Big Deals, Big Money: Aussies Eye REIT Refocus in US  | Content Hub

Big Deals, Big Money: Aussies Eye REIT Refocus in US 

May 2024
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Big Deals, Big Money: Aussies Eye REIT Refocus in US 

Blackstone, the world’s largest alternative asset manager, this month agreed to acquire Apartment Income REIT for a reported $15.2 billion. 

But according to Australian REIT analysts, although the step is an interesting one for the US giant, it isn’t necessarily signalling a path for domestic REITs. 

With more than $US1 trillion in assets already under management, Blackstone announced plans to invest more than $US400 million (in an all-cash deal worth $US39.12 a share) in Apartment Income REIT, also known as AIR Communities. 

The AIR Communities acquisition is the latest of several moves into rental housing for Blackstone, a predominantly commercial real estate owner. Blackstone this year agreed to spend $US3.5 billion to take single-family landlord Tricon private. 

Jack Magann, portfolio manager at Oracle Advisory Group, says that although it is insightful to view from afar what companies such as Blackstone are doing stateside, Australia’s REIT landscape remains largely out of the residential space. 

“Although we are trying to develop the build-to-rent sector here, it’s only just getting off the ground now. There’s not really a like-for-like comparison here with those apartment REITs in the US. It’s just a different market here,” he says. 

“Having said that, I think there should be a lot of transactions this year in the REIT sector in Australia. We’ve already seen a merger between Bunnings’ BWT and Newmark Property REIT at the start of 2024. BWT got in for a really good price.” 

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Oracle Advisory Group portfolio manager Jack Magann.

Magann adds it’s an interesting time for investors in REITs.

“Most things are trading below their net tangible assets. So, if you’re going to get takeovers, you’re going to get a good premium at the current share price.” 

The perceived affordability in Australia’s REIT assets will also be a driver behind an uptick in activity this year, Magann says. 

“Alternative assets managers from the US and other big overseas investment groups will be looking to invest in our REITs,” he says.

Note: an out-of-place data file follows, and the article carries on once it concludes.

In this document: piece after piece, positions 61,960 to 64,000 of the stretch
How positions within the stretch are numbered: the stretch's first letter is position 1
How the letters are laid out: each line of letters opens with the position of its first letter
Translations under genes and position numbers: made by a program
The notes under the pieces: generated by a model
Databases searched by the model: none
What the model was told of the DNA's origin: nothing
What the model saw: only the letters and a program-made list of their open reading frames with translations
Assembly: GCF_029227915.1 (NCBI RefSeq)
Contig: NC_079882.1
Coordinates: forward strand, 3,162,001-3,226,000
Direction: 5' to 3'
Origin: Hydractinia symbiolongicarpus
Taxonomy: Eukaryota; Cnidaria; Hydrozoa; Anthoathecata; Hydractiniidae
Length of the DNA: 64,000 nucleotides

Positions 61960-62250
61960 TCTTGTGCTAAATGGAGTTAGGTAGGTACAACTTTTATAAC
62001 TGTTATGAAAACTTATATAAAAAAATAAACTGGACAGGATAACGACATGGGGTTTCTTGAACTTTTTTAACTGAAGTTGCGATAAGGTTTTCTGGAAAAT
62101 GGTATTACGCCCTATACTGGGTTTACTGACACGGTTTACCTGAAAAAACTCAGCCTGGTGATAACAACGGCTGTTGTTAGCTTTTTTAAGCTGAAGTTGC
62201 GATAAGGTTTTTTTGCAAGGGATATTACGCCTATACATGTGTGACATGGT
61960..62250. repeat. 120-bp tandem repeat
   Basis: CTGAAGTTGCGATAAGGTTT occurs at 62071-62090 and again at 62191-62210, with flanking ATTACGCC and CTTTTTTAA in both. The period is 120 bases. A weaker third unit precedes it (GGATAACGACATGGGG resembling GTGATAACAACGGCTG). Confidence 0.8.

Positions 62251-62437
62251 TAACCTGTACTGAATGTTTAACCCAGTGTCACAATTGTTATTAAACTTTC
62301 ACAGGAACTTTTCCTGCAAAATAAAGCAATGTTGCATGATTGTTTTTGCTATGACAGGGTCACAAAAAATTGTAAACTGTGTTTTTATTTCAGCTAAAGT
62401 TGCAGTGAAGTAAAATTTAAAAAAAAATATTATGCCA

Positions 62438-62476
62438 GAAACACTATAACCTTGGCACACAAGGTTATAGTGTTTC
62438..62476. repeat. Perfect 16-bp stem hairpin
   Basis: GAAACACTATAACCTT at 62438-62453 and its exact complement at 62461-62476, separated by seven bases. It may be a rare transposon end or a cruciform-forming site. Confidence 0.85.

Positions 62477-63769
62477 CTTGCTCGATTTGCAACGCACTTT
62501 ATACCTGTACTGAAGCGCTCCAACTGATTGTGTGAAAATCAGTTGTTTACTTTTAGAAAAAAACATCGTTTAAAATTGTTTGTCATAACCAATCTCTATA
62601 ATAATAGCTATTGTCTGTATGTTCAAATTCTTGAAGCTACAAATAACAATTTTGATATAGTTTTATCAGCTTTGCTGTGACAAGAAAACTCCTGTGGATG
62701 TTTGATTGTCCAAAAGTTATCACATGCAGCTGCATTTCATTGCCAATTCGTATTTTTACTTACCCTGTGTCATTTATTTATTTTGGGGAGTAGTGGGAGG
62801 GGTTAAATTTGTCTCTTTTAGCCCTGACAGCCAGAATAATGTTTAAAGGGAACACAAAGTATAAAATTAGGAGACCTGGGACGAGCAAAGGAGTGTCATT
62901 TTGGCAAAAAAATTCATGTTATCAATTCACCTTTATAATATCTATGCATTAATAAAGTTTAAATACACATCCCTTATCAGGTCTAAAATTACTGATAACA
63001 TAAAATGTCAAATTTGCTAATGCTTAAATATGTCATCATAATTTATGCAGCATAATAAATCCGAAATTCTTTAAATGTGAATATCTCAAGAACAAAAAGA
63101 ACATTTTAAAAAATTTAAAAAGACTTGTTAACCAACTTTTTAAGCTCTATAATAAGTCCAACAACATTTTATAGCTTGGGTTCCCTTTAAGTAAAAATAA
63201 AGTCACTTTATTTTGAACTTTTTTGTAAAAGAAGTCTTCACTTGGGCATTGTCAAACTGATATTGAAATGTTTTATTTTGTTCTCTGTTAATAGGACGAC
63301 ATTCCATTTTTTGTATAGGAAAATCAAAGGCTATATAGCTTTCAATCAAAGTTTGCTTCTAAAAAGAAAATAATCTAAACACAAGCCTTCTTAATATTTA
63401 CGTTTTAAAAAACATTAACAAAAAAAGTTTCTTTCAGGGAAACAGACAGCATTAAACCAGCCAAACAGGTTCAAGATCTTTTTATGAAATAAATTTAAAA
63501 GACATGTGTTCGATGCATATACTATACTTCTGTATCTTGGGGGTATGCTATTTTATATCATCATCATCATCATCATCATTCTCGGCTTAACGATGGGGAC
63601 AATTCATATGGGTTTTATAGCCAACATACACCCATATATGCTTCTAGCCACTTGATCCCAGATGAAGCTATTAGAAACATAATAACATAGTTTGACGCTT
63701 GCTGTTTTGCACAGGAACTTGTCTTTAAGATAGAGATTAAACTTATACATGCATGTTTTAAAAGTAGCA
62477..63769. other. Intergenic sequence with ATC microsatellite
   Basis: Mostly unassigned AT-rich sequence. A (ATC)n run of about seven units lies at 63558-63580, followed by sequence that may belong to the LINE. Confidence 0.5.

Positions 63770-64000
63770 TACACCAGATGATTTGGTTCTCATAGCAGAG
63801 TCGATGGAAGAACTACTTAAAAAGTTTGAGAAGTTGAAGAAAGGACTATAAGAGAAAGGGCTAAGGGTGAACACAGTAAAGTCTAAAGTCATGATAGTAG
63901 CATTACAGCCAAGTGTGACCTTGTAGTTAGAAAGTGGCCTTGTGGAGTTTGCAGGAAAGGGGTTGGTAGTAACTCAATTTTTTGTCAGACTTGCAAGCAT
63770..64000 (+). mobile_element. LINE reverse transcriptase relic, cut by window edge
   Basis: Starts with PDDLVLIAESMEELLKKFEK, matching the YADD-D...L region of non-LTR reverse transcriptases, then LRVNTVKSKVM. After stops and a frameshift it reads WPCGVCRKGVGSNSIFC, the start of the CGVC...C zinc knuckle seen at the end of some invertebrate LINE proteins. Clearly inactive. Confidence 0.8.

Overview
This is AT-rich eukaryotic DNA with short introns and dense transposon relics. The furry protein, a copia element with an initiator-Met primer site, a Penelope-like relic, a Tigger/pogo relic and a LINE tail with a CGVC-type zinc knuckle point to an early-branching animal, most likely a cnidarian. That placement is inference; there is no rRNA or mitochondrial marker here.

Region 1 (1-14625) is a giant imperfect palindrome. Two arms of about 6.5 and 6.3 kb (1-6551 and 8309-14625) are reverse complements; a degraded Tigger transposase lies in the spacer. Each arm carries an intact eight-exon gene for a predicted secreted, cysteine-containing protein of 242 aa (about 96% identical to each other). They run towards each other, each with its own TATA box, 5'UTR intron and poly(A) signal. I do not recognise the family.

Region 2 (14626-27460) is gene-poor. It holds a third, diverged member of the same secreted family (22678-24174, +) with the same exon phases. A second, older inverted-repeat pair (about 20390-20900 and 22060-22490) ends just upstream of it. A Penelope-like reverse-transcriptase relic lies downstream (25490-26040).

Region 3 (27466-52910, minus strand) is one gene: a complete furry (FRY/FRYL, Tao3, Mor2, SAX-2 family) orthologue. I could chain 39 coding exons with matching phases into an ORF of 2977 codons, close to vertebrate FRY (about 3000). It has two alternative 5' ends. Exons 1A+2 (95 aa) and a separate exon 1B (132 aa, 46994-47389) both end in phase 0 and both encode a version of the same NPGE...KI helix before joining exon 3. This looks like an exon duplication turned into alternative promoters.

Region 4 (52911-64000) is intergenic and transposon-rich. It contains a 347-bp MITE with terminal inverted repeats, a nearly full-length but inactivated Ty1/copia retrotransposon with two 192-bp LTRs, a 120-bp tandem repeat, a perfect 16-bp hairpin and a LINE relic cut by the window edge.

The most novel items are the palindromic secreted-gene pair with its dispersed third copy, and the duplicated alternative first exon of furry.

“Currently we’ve got Dexus and Charter Hall, two of our biggest REITs, trading below their tangible assets." 

“Not only do they appear more affordable, but globally Australia is seen as a safe investment. There’s a lot of money overseas looking for a secure place to put their capital.” 

Benjamin Martin-Henry, head of real assets research Pacific at MSCI, agrees Australia is increasingly seen as a soft landing for global investors. 

“It’s always been viewed as a safe haven. We tend to weather economic storms a bit better than others but our market is quite small still,” he says. 

“A sum of $US10 billion is quite small in the US but down here that’s an enormous number. 

“Companies like Blackstone like to make a splash, it’s just a little harder to make a splash here because owners don’t generally want to sell. 

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MSCI head of real assets research, Pacific, Benjamin Martin-Henry.

“I don’t necessarily think Blackstone’s move is going to change anything because companies do this all time." 

“But it does show their commitment to multi-family in the US and could give people a bit more ammunition to say, ‘Look, Blackstone has dropped $US10 billion on yet another multi-family portfolio, why wouldn’t it work down here?’.” 

While Australia’s build-to-rent sector is small compared to other markets in the US or Europe, Martin-Henry says that what shoots of growth we have are blooming. 

“The market has been heading that way for a few years now in our build-to-rent space. 

“It’s not nearly as advanced as it is in the US but it’s certainly something that’s grown in popularity during the past five or six years. 

“There are a number of projects that have opened up; some in development and it seems there are regular articles about new applications being launched in the build-to-rent space—and there are certainly obvious reasons.” 

He says our unique housing market coupled with a historically strong commercial market means local investors have been focused on other assets to date. 

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Alternative assets managers in the US will look to invest in Australian REITs, says Magann. 

“If you look at the relative pricing between the core real estate sectors such as office, retail and industrial, and just look at how much money they make, 15 years ago offices had 7 or 7.5 per cent yield while residential was 2.5 to 3 per cent,” he says. 

“You were definitely better off putting your money into an office. 

“Investors looked at it from a from a pure money-making point of view and thought they were better off sticking to commercial sectors.

“But during the past four or five years those office, industrial and retail yields started to compress and everything got more expensive. 

“As you got down to 4 and 3 per cent, that cut in line with where residential was sitting. And residential is arguably a little less risky because in good times people need places live and in bad times people need places to live. 

“Those fundamentals have shifted and with population demographics changing the way they currently are, we’re always going to need more residential. 

“So, why not get into it?” 

Author - Kirsten Craze, The Urban Developer 

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